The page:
The Ghost Town of Kolmanskop

As we explained some weeks ago when we were back from Namibia, one of the reasons for us to visit the south of the country was the Ghost Town of Kolmanskop. This town was once a rich diamond mining village built in the German architectural style. But, in the middle of the last century, the village was abandoned and today only the sand of the Namib desert lives there.

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Welcome to Kolmanskop!

We discovered Kolmanskop in a magazine when we were already thinking of travelling to Namibia. We were surprised by the pictures of the sand inside the buildings and wanted to know where the pictures were taken. And yes, that amazing place was called Kolmanskop and it was in Namibia, so we definitely had another reason to visit that African country. We coudn’t leave Namibia without treading Kolmanskop so we prepared a roadtrip that included Southern Namibia. Kolmanskop is located 10 km inland from the coastal town of Lüderitz, where we spent a night.

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Dídac reaching the houses on top of Kolmanskop

1. History of Kolmanskop

The first diamond was found in Kolmanskop in 1908, but the town enjoyed its heyday in the 1920s when 300 German and 800 Oshiwambo lived there. Kolmanskop was built from nothing in the middle of the Namib desert to cover the needs of the diamond miners and their families. The town had a hospital, a school and a casino, among others, as well as a good number of houses for accommodation. For you to better understand the importance of Kolmanskop on that time: its hospital was equipped with the first X-ray machine in the Southern hemisphere and Kolmanskop even had the first tram in Africa. There was also a railway link to Lüderitz.

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In the middle of nothing

But the boom years in Kolmanskop ended in 1928 when much greater reserves were discovered 270 km south of Kolmanskop, near the Orange River. During the following years, many inhabitants of Kolmanskop moved to the south. The town was completely abandoned in the 1950s. Due to this, tourists nowadays can walk through the town knee-deep in sand.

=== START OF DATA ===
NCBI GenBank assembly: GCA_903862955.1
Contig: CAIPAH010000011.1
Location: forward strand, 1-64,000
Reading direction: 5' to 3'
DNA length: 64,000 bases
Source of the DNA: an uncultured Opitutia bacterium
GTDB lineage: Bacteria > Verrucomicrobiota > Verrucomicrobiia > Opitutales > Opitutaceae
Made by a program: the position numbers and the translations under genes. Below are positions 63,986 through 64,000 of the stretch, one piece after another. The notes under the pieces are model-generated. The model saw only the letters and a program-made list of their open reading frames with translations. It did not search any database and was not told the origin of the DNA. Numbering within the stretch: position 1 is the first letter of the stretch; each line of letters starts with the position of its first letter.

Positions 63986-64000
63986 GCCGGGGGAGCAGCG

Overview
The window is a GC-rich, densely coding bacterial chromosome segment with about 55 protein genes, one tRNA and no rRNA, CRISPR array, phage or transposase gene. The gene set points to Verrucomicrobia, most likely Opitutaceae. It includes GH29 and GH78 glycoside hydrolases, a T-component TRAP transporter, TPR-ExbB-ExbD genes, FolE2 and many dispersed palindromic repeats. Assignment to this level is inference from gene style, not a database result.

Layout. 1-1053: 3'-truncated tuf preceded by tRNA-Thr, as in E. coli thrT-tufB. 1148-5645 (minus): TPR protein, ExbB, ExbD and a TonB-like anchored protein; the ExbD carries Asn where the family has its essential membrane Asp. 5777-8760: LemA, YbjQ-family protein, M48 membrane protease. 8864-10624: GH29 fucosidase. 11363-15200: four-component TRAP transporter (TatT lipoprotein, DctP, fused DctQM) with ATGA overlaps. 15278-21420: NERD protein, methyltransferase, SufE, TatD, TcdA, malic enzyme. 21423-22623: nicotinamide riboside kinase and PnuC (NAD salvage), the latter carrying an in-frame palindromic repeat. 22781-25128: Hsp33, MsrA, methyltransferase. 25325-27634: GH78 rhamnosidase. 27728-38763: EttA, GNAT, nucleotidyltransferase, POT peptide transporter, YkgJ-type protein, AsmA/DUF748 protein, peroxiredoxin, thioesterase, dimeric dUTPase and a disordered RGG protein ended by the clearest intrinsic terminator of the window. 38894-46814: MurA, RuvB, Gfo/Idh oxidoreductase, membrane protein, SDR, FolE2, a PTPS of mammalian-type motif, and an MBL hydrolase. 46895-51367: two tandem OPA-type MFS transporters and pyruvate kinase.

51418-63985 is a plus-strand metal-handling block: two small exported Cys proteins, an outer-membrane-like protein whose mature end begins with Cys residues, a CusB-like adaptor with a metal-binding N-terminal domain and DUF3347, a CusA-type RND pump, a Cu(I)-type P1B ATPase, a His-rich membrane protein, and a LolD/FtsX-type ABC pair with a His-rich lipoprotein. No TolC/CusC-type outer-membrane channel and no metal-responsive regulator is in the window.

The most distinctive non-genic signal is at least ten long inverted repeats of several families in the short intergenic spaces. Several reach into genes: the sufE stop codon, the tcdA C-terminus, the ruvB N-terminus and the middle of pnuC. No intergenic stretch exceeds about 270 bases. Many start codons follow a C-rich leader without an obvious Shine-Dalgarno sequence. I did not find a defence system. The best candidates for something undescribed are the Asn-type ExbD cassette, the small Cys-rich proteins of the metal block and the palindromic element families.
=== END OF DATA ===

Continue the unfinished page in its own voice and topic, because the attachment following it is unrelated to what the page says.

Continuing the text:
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On the second floor of a ruined house

2. How to visit Kolmanskop

As we said, Kolmanskop is located in the south of Namibia, more than 7 hours driving from the capital of the country, Windhoek. However, it can be part of a roadtrip through the country, particularly if you also want to visit the Fish River Canyon, as we did. Moreover, the city of Lüderitz also has some interesting points, as we will hopefully explain in further posts. A very humble website contains the main details to be taken into account when planning a visit to Kolmanskop.

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Inside the abandoned hospital of Kolmanskop

Guided tours are offered twice a day, at 9h30 and 11h, from Monday to Saturday. On Sunday there is only one tour at 10h. Unfortunatelly we arrived to Kolmanskop a bit after the second tour had started since we had to drive a lot that day to reach the Ghost Town. In any case, access is allowed until 13h so we did the visit on our own. Tickets cost 85 NAD (€5 approximately) per adult. Access in the afternoon is not allowed unless you get a photo permit (for non commercial photographers) which costs 230 NAD per person (almost €14).

That afternoon we wanted to visit Lüderitz, so we had a good fish and chips for lunch in the Ghost Town Tavern, located in the former casino and decorated with old furniture found in the houses, and then leaved towards the coast. The visit was a great experience!

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We finally made it to Kolmanskop 🙂
Two Traveling Texans

 

13 thoughts on “The Ghost Town of Kolmanskop”

  1. I really had no idea about Namibia before reading your posts and it really is a fascinating place. A abandoned town knee deep in sand! Too bad you missed the tour, I wonder what other interesting things you would have learned. Still your pictures turned out great, thanks for sharing on #TheWeeklyPostcard

    Liked by 1 person

    1. Hi Anisa! Yes, we are sure we missed some interesting facts about this ghost town. However, we enjoyed walking through its buildings with freedom and not tied to a group. It was a nice experience 🙂 Thanks for your comment!

      Like

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